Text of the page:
The skies were shrouded, the earth was shaking. Mount Pinatubo, a little-known, dormant volcano, was blowing its top.
A column of ash spewed into the atmosphere, unraveled like an umbrella, forming a grey cloud. The country was blanketed with a downpour of rain and ash, hence the non-stop flow of water and debris. Thousands in its path were evacuating, caught off guard by this disaster of cataclysmic proportions.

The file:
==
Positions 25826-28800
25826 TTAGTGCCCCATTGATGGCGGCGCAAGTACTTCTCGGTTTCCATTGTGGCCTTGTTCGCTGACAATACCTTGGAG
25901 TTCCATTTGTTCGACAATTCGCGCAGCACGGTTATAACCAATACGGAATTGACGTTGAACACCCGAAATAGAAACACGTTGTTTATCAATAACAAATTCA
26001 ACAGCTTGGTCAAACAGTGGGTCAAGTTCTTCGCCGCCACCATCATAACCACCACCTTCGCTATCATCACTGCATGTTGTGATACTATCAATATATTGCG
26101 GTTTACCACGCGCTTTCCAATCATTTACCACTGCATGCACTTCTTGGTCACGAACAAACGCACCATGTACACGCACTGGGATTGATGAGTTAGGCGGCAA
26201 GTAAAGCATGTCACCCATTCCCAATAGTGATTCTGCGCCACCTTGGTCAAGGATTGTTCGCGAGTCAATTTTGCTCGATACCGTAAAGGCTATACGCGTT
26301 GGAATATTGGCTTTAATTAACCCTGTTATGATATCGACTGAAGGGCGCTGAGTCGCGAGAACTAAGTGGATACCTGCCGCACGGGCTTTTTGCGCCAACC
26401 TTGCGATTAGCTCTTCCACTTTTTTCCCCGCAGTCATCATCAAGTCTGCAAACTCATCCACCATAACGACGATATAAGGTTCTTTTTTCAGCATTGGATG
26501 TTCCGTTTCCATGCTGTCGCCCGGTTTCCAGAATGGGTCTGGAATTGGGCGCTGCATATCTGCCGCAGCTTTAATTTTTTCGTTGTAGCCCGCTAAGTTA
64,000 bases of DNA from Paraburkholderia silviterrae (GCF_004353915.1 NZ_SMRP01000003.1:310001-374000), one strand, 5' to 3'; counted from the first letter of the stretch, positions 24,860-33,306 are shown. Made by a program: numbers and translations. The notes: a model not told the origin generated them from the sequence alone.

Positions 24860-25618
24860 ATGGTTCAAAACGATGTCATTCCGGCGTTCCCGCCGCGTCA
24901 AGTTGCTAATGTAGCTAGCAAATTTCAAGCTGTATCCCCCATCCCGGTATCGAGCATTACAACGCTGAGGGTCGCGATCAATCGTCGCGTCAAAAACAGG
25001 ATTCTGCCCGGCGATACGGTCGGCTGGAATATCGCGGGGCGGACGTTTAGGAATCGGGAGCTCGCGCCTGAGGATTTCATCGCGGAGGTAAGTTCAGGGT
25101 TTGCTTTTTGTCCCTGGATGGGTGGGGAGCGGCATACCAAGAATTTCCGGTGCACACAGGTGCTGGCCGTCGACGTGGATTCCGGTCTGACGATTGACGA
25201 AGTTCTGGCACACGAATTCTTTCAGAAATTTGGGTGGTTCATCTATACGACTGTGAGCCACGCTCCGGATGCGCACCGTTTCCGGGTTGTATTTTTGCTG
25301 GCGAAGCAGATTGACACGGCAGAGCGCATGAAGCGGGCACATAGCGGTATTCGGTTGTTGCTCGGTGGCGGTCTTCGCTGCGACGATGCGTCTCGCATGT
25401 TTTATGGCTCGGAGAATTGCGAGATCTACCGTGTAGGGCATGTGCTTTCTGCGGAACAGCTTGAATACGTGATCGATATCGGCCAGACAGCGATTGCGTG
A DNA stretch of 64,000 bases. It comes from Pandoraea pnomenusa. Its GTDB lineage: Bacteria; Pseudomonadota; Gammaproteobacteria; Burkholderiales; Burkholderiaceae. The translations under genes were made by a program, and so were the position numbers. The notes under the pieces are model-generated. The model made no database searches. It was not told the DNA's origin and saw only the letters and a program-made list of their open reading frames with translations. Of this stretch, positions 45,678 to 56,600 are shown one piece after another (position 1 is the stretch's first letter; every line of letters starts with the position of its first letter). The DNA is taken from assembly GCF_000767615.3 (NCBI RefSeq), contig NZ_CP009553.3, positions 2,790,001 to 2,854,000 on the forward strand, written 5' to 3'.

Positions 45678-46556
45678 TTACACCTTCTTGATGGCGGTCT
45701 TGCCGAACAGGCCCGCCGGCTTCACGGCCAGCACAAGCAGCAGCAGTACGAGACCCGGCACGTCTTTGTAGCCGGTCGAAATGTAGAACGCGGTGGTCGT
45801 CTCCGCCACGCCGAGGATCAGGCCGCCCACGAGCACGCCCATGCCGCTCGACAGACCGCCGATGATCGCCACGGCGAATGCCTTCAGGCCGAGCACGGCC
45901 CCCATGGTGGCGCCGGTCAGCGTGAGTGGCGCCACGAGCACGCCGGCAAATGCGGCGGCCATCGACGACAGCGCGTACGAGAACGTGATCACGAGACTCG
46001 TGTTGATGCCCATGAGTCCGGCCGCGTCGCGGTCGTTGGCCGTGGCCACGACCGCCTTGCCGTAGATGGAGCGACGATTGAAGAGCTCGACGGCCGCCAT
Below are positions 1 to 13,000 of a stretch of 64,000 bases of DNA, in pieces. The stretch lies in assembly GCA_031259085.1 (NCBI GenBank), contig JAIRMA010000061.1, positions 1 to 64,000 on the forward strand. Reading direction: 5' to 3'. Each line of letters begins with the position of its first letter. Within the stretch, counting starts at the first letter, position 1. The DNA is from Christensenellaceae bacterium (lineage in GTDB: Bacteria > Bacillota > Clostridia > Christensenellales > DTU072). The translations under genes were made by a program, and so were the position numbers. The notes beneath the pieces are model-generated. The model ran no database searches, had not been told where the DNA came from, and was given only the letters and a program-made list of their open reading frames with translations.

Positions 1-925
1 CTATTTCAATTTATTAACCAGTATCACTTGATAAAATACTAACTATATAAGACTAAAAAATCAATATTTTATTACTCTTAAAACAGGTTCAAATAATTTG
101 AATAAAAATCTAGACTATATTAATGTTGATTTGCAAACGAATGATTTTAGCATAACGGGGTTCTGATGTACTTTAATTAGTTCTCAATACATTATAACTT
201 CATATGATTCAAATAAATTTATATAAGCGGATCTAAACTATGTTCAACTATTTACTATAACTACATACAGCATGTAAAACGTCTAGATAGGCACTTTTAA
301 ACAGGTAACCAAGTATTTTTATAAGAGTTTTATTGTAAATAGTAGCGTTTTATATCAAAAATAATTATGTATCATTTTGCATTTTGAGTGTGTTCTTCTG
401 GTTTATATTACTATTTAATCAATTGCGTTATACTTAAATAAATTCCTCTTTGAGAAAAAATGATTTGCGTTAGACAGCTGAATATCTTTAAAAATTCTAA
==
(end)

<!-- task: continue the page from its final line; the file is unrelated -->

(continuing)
The date was June 15, 1991, and it was like the end of the Philippines, they said.
Dubbed as the second most destructive volcanic eruption in the last century (after the 1912 eruption of Novarupta in the Alaska Peninsula), Mt. Pinatubo will soon mark the 25th anniversary of that eventful day.
To commemorate this colossal event, let's take a look back at some of its astonishing footage from the 1993 TV documentary NOVA: In The Path of a Killer Volcano: